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How to detect vitamin B12 deficiency

Vitamin B12 is common and unfortunately one cannot rely on serum vitamin B12 to detect a deficiency. Vitamin B12 is carried in the blood by either of 2 proteins: haptocorrin and holotranscobalamin. While the majority of vitamin B12 is carried by haptocorrin, this vitamin B12 is considered inactive* [1]. A serum vitamin B12 test cannot differentiate between the active and inactive form and as a result while the level may appear healthy, the active form of vitamin B12 may be significantly low.

 

Which test is best to identify vitamin B12 deficiency?

The most direct why to detect vitamin B12 deficiency is to measure your active form of B12: holotranscobalamin. Biolab in UK offers that test.

If that test is not available to you, your 2nd best option is to measure your homocysteine levels. Homocysteine is a protein humans synthesise in their body and it’s considered one of the most significant biomarkers of cardiovascular health. Its production relies on the availability of vitamin B12, folate & protein.

source: PMID 16702348 [4]

As multiple other factors though affect the levels of Homocysteine, one cannot drive conclusive results for her vitamin B12 just knowing her homocysteine level.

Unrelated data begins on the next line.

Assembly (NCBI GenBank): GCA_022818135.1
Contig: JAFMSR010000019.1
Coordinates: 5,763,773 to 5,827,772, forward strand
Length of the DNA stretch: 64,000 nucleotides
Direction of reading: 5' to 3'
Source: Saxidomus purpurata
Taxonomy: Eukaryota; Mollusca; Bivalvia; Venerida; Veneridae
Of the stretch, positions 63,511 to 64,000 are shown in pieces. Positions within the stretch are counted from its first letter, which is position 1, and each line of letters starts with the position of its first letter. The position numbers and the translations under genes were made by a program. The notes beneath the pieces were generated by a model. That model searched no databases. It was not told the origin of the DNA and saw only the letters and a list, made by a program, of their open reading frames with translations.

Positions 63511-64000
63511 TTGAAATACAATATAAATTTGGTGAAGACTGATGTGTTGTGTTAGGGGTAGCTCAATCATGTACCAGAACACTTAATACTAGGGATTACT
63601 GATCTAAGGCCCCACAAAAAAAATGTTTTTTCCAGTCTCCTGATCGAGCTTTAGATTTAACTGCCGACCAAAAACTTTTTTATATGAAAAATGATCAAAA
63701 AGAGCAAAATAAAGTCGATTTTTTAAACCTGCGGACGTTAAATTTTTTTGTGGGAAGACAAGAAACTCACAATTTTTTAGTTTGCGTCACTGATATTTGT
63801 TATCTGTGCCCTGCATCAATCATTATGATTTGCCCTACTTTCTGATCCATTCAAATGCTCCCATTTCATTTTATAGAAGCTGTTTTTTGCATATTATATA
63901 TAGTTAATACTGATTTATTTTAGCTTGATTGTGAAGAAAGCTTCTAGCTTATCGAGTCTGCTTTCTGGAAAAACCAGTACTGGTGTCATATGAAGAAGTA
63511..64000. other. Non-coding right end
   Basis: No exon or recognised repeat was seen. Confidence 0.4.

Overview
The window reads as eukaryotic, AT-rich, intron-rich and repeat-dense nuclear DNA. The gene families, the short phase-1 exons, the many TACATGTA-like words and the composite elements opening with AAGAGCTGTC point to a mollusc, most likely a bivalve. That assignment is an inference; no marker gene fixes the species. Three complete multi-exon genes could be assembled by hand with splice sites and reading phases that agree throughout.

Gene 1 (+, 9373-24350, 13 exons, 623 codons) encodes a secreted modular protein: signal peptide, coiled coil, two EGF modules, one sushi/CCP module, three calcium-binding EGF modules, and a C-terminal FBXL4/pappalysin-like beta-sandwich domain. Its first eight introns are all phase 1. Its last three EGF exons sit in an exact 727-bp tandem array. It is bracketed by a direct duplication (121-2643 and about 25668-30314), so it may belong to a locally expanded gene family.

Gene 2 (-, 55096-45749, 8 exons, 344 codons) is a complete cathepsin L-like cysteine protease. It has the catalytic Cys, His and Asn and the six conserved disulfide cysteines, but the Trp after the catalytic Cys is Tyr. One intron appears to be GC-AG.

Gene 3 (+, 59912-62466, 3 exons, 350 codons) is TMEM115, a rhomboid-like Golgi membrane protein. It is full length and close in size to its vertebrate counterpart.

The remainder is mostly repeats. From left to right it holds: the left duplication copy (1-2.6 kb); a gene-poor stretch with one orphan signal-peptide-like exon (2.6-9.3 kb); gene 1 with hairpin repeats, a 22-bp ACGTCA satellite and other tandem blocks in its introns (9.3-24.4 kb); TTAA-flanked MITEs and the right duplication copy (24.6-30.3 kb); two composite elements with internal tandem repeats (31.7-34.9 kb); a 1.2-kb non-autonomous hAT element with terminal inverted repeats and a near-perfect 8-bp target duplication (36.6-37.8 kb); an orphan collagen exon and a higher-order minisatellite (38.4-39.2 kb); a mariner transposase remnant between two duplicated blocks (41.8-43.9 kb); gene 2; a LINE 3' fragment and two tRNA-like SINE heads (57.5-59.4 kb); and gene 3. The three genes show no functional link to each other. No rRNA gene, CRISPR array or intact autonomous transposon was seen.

Which symptoms indicate vitamin B12 deficiency?

Vitamin B12 plays a critical role in the methylation cycle [3] (which consists of the folate & methionine cycle). As a result any problems associated with methylation may be driven due to:

  1. low vitamin B12 intake (important for vegans and vegetarians)
  2. poor absorption (relevant for those with poor gastrointestinal function) [2] or
  3. compromised metabolism (possibly due to MTR & MTRR polymorphisms)

 

 

 

* due to the fact that haptocorrin receptors are found mainly in the liver.

 

  1. Morkbak, A.L., Poulsen, S.S. and Nexo, E., 2007. Haptocorrin in humans. Clinical Chemical Laboratory Medicine, 45(12), pp.1751-1759.
  2. Schjønsby, H., 1989. Vitamin B12 absorption and malabsorption. Gut, 30(12), p.1686.
  3. Miller, A., Korem, M., Almog, R. and Galboiz, Y., 2005. Vitamin B12, demyelination, remyelination and repair in multiple sclerosis. Journal of the neurological sciences, 233(1), pp.93-97.
  4. Refsum, H., Nurk, E., Smith, A.D., Ueland, P.M., Gjesdal, C.G., Bjelland, I., Tverdal, A., Tell, G.S., Nygård, O. and Vollset, S.E., 2006. The Hordaland Homocysteine Study: a community-based study of homocysteine, its determinants, and associations with disease. The Journal of nutrition, 136(6), pp.1731S-1740S.

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